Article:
Mechai Viravaidya at TEDxChangeAnd another little gem: I found the humorous speech by the founder of the Population and Community Development Association (minute 46:00) to be a fascinating overview of Thailand’s progress. He describes how inclusive methods led to a decrease in the average family size from 7 children to 1.5 in under three decades, and more recently, a reduction in HIV cases by 90 percent.

In the screen shot (right), Mechai Viravaidya at the TEDxChange holding up his future Olympic logo idea promoting condoms.

Comments
Floating Lanterns Trent Gilliss, Online EditorThis “Pic of the Day” from The First Post is one of the more ethereal images I’ve seen in some time. Yeah, I know, it’s from late December but my consumption of the RSS feed occurs incrementally. Kome Loy are lightweight lanterns that act like a hot-air balloons. A small bowl containing oil and a cotton cloth is centrally anchored to the lantern’s edges. When the oil starts burning, the hot air fills the paper envelope and rises into the air. Before launching the lantern, a person prays for the bad luck to be carried away into the sky.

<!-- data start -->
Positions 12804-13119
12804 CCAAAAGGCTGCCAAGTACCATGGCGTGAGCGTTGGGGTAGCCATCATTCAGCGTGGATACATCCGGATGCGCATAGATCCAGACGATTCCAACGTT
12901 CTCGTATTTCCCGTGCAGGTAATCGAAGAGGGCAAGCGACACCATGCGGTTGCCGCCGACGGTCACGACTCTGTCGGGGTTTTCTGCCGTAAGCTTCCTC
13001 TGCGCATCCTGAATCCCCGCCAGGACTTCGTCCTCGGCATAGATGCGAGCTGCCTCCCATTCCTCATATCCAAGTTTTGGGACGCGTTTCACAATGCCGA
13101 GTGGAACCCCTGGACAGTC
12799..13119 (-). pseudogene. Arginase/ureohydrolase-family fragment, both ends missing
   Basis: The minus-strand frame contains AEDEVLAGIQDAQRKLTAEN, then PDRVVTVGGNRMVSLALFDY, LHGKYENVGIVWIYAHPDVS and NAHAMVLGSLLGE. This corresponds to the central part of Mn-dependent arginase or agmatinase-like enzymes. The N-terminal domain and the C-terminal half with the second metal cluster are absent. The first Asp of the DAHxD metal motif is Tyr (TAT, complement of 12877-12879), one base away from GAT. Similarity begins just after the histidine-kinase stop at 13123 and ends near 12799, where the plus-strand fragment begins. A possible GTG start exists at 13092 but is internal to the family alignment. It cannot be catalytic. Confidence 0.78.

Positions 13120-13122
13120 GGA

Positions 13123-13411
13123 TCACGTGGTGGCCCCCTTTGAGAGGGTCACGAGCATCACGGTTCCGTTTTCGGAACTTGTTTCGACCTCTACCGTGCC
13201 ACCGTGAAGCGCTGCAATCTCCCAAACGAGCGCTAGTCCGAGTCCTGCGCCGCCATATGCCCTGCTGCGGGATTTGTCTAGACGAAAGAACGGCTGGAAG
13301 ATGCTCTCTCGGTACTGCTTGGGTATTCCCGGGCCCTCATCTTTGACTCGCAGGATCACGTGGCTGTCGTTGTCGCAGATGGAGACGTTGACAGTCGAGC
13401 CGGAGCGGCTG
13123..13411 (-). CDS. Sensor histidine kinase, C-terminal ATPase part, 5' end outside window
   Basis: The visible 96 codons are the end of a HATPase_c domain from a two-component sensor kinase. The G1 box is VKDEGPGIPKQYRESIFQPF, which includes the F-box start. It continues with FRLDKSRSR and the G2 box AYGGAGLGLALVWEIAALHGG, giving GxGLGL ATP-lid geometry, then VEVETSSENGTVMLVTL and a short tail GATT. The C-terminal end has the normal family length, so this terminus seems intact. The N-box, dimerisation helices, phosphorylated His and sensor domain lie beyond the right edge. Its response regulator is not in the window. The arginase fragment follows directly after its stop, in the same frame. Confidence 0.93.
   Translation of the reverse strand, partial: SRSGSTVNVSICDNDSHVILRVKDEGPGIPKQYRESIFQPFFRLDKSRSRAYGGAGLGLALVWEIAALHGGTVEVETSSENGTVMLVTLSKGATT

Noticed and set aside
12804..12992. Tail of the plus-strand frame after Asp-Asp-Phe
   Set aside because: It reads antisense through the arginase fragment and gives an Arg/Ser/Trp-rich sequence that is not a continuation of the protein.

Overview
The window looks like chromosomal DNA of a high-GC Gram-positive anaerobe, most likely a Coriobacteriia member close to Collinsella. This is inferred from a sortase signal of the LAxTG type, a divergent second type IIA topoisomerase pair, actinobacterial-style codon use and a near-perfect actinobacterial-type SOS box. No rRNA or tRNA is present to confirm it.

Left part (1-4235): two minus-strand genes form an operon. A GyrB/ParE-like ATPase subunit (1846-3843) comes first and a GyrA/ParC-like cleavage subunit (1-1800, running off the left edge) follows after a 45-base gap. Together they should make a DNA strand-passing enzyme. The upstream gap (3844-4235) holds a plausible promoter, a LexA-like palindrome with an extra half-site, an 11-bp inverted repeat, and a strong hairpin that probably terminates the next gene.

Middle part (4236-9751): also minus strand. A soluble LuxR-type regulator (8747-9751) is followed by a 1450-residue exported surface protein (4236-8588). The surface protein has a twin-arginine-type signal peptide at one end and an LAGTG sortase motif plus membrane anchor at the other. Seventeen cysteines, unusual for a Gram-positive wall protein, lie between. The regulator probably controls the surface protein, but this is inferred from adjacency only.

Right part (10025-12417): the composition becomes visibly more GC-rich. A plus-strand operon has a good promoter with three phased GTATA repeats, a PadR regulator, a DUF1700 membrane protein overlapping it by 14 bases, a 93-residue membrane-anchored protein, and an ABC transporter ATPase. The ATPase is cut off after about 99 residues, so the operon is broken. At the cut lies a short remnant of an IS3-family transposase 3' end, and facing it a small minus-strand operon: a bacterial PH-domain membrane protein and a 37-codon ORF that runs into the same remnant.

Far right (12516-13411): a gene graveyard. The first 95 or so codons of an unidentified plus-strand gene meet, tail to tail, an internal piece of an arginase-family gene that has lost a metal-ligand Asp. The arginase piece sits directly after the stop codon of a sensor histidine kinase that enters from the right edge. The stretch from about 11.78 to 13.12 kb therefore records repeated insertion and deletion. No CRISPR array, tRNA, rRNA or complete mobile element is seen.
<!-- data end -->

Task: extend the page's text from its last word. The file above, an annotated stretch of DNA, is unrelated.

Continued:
Floating Lanterns Trent Gilliss, Online EditorThis “Pic of the Day” from The First Post is one of the more ethereal images I’ve seen in some time. Yeah, I know, it’s from late December but my consumption of the RSS feed occurs incrementally. Kome Loy are lightweight lanterns that act like a hot-air balloons. A small bowl containing oil and a cotton cloth is centrally anchored to the lantern’s edges. When the oil starts burning, the hot air fills the paper envelope and rises into the air. Before launching the lantern, a person prays for the bad luck to be carried away into the sky.

Floating Lanterns
Trent Gilliss, Online Editor

This “Pic of the Day” from The First Post is one of the more ethereal images I’ve seen in some time. Yeah, I know, it’s from late December but my consumption of the RSS feed occurs incrementally.

Kome Loy are lightweight lanterns that act like a hot-air balloons. A small bowl containing oil and a cotton cloth is centrally anchored to the lantern’s edges. When the oil starts burning, the hot air fills the paper envelope and rises into the air. Before launching the lantern, a person prays for the bad luck to be carried away into the sky.

Comments